On Friday, the Transport for Greater Manchester Committee gave the official “thumbs-up” to the first bus Quality Partnership Scheme (QPS) in Greater Manchester, running along the A6 corridor between Manchester, Stockport and Hazel Grove. It will run for a period of five years from 1st April 2012, and will incorporate Stagecoach routes 191 and 192. But just what is a QPS and what will it mean for passengers?
The 192 is Greater Manchester’s most frequent bus route and carries over 10 million passengers per year. As such, it plays a big part in the local communities it serves. A Quality Partnership Scheme is a contractual agreement between bus operators, transport authorities and local councils that will set down not only quality benchmarks and timetables that operators must adhere to, but also spells out what the public bodies will provide in the form of infrastructure and traffic management. The A6 corridor was already designated as a Quality Bus Corridor, having had investment in facilities along the route, and with Stagecoach providing investment in new vehicles, so is considered a good candidate for further improvements.
At this point, let’s take a comparative look at how Quality Partnership Schemes have been running in some of the other big northern conurbations:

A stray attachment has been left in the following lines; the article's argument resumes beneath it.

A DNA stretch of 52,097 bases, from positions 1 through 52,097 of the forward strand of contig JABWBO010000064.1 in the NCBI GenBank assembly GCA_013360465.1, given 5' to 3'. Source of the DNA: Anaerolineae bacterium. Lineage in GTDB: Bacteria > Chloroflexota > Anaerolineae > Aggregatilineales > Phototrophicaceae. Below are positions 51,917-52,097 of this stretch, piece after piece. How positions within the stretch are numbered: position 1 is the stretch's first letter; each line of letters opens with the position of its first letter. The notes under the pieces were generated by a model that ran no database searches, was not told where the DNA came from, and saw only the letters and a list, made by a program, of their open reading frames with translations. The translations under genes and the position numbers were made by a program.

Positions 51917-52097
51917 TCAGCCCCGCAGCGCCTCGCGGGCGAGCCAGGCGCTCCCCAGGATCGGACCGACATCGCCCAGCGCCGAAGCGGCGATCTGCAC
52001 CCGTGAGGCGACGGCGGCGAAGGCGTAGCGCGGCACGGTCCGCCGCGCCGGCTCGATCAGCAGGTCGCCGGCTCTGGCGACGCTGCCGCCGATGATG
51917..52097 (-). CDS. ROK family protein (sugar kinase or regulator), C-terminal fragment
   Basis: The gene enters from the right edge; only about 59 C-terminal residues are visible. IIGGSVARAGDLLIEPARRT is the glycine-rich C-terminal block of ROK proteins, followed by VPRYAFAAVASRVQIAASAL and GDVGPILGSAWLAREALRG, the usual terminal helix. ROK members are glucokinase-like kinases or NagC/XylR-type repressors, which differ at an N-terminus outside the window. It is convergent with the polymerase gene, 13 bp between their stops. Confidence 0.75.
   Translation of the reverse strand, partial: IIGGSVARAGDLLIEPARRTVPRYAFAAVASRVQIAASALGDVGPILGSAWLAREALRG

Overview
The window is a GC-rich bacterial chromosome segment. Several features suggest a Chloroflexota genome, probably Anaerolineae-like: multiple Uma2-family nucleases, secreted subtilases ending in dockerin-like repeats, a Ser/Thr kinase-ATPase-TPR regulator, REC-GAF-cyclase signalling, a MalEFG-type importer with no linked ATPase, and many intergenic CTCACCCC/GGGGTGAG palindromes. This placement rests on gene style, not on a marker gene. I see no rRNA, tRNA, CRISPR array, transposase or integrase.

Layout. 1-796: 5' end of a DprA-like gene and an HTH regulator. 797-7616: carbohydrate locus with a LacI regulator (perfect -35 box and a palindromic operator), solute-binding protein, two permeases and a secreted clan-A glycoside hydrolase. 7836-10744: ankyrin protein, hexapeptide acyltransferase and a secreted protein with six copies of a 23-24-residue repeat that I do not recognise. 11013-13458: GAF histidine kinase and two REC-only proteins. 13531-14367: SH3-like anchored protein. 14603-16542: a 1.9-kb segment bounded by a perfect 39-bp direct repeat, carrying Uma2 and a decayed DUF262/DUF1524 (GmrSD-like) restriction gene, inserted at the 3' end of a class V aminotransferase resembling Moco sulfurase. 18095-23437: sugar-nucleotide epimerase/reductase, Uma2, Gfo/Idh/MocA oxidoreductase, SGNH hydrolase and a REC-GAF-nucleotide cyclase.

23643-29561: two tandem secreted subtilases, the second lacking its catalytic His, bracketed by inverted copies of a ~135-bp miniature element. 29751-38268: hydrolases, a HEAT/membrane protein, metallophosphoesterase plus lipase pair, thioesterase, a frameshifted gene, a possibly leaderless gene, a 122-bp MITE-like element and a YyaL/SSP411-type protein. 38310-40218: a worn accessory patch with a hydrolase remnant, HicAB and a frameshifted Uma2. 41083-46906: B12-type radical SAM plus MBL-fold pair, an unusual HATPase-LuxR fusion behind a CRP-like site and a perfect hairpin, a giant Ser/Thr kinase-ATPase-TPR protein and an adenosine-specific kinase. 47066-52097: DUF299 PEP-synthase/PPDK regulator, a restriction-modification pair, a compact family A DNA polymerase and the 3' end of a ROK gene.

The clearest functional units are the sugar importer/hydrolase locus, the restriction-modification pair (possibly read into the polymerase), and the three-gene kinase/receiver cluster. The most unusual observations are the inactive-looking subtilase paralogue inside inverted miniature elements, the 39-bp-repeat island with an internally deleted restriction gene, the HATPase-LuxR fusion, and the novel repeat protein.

- On Merseyside there’s been a big push to the effect that several major corridors already feature Quality Partnership Schemes, with routes to Crosby, Croxteth, St. Helens and Garston. Arriva is the biggest bus operator in Liverpool, with Stagecoach providing competitive services. Both operators now accept each others’ day and week tickets on common sections of QPS routes, and have synchronised their timetables to provide a more even frequency.
- Over in Sheffield, there’s been a mixed reception for Optio services on selected cross-city corridors. Although similar to the Liverpool schemes with timetable co-ordination, there’s rather less satisfaction with the multitude of tickets available. Each QPS scheme has its own colour-coded range of tickets, valid on both First and competing Stagecoach services, but it’s not as elegant as the Merseyside solution when it comes to single-operator tickets.
How does the Levenshulme scheme compare? Well, the main difference is that only one bus company is involved: Stagecoach and its two routes 191 and 192. When first announced, there were some concerns in the trade press that other services such as trentbarton’s 199 service between Manchester Airport and Buxton – a long way outside Greater Manchester – were going to be included in the scheme. This looks to have been avoided by stipulating that only services which operate over 15% of their route mileage over the QPS corridor should come under the scheme. Another exception is made for routes with less than two journeys per hour during the peak period. As such, there’s no opportunity for multi-operator ticketing beyond that already offered by System One Travelcards.
Perhaps the second proposed QPS will be of more interest on that front: the Leigh–Atherton–Bolton corridor where First and South Lancs Travel both operate regular services (or at least they do when there aren’t bridgeworks!) We await further details of how this scheme is progressing.
[Image credit: “Back End Of A 192 Bus” by Smabs Sputzer on Flickr]